Successful Pond Design

A successful pond is only as good as proper pond construc­tion and proper construction begins with the knowledge of the builder. A pond should have 25% of its basin at a depth of eight feet or greater and side slopes at a 3:1 ratio (three feet out, one foot down). A minimal round pond size built to this spec. will be approx. 100 feet in diameter. This does three things, it gets you into deeper water quickest while maintaining a stable slope on your bank, creates “open water” on your pond and provides proper habi­tat for spawning.

Shallow water (usually three feet or less) is where a majority of your plant life establishes, especially algae, and minimizing these areas will decrease the occurrence of nuisance plant problems. Some plant life in your ponds is needed to add oxygen, uptake nutrients, and provide habi­tat for your fish and other beneficial organisms that make a pond function. Also, there will be enough shallow areas around your pond for spawning without the need to create additional shallow water habitat. Excessive weeds can make a pond less enjoy­able and harmful to your fish.

Over time ponds will fill in with silt and organic material, making the ratio of shallow water to deep water less and will need to be cleaned out to function as designed. An older pond has a greater chance of having vegetation problems because of this accumulation of material. Ponds act as a sink to store organics, nutrients, and sometimes pollutants that find their way in. The dynamics of a pond also slow because of this excess ma­terial, making it easier for vegetation to establish and quickly spread.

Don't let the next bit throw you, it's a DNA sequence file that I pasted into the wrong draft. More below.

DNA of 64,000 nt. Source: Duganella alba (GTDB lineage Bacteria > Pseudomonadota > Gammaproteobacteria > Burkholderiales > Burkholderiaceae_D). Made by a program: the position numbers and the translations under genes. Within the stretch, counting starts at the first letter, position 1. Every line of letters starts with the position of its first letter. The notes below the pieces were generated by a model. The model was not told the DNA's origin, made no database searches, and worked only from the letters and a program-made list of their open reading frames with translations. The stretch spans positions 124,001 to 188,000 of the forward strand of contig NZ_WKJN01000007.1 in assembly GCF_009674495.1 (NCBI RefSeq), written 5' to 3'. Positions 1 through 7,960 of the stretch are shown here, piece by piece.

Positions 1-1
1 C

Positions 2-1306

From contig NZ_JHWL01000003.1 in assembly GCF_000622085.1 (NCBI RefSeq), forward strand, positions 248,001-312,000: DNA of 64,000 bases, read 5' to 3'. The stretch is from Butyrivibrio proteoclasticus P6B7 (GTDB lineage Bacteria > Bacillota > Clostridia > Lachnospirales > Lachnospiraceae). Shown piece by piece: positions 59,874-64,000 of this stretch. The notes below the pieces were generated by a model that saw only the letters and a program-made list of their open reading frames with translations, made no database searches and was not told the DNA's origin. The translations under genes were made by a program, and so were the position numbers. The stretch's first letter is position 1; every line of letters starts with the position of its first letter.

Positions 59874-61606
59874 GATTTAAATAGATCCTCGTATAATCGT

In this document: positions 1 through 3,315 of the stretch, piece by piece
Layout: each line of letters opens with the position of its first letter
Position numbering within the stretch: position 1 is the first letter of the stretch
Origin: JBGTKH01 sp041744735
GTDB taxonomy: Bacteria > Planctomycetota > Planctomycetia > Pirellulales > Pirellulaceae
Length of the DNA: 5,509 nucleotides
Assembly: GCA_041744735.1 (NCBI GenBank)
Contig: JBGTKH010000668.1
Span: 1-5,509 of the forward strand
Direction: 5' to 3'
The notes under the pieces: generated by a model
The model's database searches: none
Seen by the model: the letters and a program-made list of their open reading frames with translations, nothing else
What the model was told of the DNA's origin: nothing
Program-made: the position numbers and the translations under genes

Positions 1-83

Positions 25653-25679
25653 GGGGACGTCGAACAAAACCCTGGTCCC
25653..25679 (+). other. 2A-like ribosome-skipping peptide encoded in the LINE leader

If you are having trouble with vegeta­tion in your pond, it is likely the pond was not constructed with enough open water or your pond is aging and becoming less efficient at nutrient cycling. If you want a smaller pond, take into consideration vegetation management during planning. If you would like an assessment of your pond, please call our office to set an appointment with Jake Hahn at 513-732-7075 x-4.

Design considerations:

Seepage & Leaks

Trees & Dams